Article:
Listen and learn from your fellow music therapists from around the country – some just finishing internship and others with many years of experience – who sent career status reports to

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MT-BC Speak-UP #2
Input from colleagues around the country
March 24, 2009

Depending on several different factors, some music therapists are facing sudden downsizing, cuts in income, furloughs, or even job loss. Others are experiencing an increased demand for music therapy or are exploring possibilities for music therapy services in new arenas. This segment of the Job Solutions symposium features the words of your colleagues.

An experienced music therapist in Pennsylvania writes about the advantages of being able to offer effective therapy in group settings to help cut costs for individual participants. She also commented on the fact that her agency has not yet seen a slow down in private pay clients. The therapist writes, “I wonder if this is because music therapy is not only effective, but also the most affordable therapeutic intervention right now.

Another highly qualified, experienced music therapist who has worked in hospice for many years is discouraged. He wrote, “I was recently laid off when the administration at my hospice changed. The new people only cared about cutting costs wherever possible. They didn’t understand what I did, and weren’t interested in learning. They believe they can get volunteers to replace me, or perhaps a staff member who just happens to know how to sing or play an instrument. What I did for the hospice wne far beyond just singing a few songs.”

A therapist with experience working with early recovering addicts and alcoholics wrote: “In the past, these people were given 90 days and more to recover. Now the recovery time is lowered down to seven days, leaving little money and time for music therapy.”

Michelle Westfall, a music therapy intern in Georgia, is making plans for her newly emerging music therapy career. She recognizes the challenges she will encounter given the current economic conditions. Michelle writes, “There do seem to be a number of options, but making the choices (and trusting them!) is the most challenging part. To move or not to move? To take full time job that isn’t related to MT or to work part time as a music therapist for the time being? To have health insurance or to go without for a while? Pursue self-employment or not? To get a forbearance on student loans or to reduce payments? The list of choices for anyone entering a new profession is really twisted because of the current status of the economy. As stressed and discouraged as I’ve been in the past few months looking for work, I have found it important to prioritize and creatively piece together a solution, remembering that nothing is permanent. Things will improve! The best silver lining of all is that we, as music therapists, have a wealth of training, knowledge, and personal skills in thinking objectively and positively that allow us to be present and available for others, in whatever capacity it may be. It will be interesting to see how the economy has impacted others and what ideas people have for finding a way through the maze of life’s realities. I am so grateful of the AMTA for seeking input from members because it feels good connected to others. Thank you! Sincerely, Michelle Westfall, Music Therapy Intern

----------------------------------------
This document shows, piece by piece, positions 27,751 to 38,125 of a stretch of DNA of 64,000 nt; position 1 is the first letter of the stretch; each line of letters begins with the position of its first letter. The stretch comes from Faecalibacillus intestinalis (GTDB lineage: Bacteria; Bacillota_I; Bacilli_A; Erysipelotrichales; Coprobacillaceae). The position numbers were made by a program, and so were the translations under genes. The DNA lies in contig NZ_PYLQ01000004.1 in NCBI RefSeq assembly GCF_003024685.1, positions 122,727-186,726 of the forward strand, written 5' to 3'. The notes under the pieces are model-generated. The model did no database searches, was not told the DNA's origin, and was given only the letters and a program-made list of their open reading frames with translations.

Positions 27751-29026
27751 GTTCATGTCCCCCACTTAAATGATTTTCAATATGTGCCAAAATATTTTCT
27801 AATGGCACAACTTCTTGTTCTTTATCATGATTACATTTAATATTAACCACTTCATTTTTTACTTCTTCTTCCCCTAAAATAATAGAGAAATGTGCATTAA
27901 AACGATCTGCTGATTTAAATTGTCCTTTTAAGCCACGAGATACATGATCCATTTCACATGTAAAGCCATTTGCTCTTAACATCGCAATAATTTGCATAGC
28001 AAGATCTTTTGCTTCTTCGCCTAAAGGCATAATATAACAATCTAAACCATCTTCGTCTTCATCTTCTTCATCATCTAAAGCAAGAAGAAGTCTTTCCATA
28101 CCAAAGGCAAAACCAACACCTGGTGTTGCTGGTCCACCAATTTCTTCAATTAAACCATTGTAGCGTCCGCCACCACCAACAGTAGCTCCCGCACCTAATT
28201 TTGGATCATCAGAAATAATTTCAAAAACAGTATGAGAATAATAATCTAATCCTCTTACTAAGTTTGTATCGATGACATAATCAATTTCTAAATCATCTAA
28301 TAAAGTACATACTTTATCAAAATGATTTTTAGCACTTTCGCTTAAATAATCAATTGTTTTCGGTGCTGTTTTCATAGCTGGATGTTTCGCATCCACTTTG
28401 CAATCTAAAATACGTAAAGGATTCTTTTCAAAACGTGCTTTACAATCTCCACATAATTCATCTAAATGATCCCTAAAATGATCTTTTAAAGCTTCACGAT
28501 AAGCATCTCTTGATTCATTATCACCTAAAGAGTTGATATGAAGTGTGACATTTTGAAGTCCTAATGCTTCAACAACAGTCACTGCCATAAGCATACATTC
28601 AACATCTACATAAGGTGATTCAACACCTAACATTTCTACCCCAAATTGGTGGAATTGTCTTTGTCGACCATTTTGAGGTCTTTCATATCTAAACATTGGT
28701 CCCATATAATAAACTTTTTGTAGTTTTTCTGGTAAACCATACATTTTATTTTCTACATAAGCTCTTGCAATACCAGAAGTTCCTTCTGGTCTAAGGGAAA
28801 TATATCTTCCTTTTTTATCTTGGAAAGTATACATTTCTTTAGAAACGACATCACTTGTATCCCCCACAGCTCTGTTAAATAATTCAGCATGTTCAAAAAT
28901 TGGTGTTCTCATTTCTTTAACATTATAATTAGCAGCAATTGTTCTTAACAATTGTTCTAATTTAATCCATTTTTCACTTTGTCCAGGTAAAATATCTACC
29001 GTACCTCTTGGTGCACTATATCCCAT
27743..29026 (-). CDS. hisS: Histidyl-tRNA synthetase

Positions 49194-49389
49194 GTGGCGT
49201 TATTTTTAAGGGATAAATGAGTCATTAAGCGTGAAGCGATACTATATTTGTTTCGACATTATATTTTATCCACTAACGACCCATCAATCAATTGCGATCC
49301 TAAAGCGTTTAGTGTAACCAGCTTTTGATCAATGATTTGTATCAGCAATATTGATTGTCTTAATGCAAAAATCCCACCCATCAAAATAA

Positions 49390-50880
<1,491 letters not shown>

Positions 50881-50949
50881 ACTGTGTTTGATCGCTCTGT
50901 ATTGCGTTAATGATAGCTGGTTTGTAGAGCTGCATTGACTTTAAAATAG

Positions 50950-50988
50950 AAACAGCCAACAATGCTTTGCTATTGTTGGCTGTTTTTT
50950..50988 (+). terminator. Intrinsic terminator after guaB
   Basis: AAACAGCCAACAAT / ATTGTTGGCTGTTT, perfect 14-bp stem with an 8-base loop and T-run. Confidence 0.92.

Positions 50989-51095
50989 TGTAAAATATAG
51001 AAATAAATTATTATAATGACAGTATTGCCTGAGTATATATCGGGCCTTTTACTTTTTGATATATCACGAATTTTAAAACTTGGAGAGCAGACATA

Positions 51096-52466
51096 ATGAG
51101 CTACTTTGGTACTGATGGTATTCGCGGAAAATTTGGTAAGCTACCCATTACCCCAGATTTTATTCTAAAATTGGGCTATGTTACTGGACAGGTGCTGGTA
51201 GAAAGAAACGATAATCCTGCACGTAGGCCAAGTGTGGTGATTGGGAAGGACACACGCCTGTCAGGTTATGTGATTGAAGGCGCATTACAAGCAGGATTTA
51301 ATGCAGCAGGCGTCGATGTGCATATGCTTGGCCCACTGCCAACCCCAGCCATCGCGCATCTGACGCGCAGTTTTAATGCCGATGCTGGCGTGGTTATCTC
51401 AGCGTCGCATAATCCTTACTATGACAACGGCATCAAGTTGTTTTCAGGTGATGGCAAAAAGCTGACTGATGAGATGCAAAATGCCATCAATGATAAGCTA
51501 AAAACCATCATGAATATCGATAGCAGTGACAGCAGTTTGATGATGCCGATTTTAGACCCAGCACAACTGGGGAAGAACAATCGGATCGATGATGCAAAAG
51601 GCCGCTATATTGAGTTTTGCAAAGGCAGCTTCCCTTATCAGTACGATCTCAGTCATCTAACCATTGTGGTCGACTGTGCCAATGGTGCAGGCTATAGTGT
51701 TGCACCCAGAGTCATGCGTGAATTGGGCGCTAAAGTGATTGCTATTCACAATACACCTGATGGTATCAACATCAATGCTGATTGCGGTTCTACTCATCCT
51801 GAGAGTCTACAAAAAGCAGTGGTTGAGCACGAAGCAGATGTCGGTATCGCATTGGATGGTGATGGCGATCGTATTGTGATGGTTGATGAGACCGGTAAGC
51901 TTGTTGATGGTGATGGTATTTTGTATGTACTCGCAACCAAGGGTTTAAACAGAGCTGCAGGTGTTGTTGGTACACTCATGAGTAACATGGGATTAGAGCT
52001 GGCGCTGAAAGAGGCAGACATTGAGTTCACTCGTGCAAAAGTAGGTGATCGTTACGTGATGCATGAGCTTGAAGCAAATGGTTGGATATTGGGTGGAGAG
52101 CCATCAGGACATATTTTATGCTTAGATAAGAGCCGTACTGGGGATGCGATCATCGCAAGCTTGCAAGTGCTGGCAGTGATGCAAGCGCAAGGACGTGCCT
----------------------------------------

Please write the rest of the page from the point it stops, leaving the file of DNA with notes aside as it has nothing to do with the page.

A music therapist working in the psychiatric unit of an acute care community hospital writes that she initially conducted group and individual music therapy sessions until the unit was reduced from 15 beds to 10. She write, “With that change, the unit saw a reduction in nursing staff, so I am now responsible for 2 daily music therapy groups as well as 3 other education groups for patients covering relationships, assertiveness, anger management, etc. The silver lining is that the health system’s Wellness Program is taking off. I’ll be doing in-services for staff and have already had inquiries from surgeons and cardiologists about how music therapy could benefit their patients.  With the physicians support it is hopeful that music therapy could be developed throughout the system….only time and the economy will tell!”

Long-time music therapist Janice Harris states her job outlook in just two sentences. She writes, “I refuse to participate in a recession. Some clients have cut back services, but that opened up space in my schedule to work on some new opportunities or to schedule new clients.”

Granted, a positive attitude may not produce a paycheck next week, but persistently and optimistically exploring a variety of options for music therapy services seems to be paying off for some of your music therapy colleagues.

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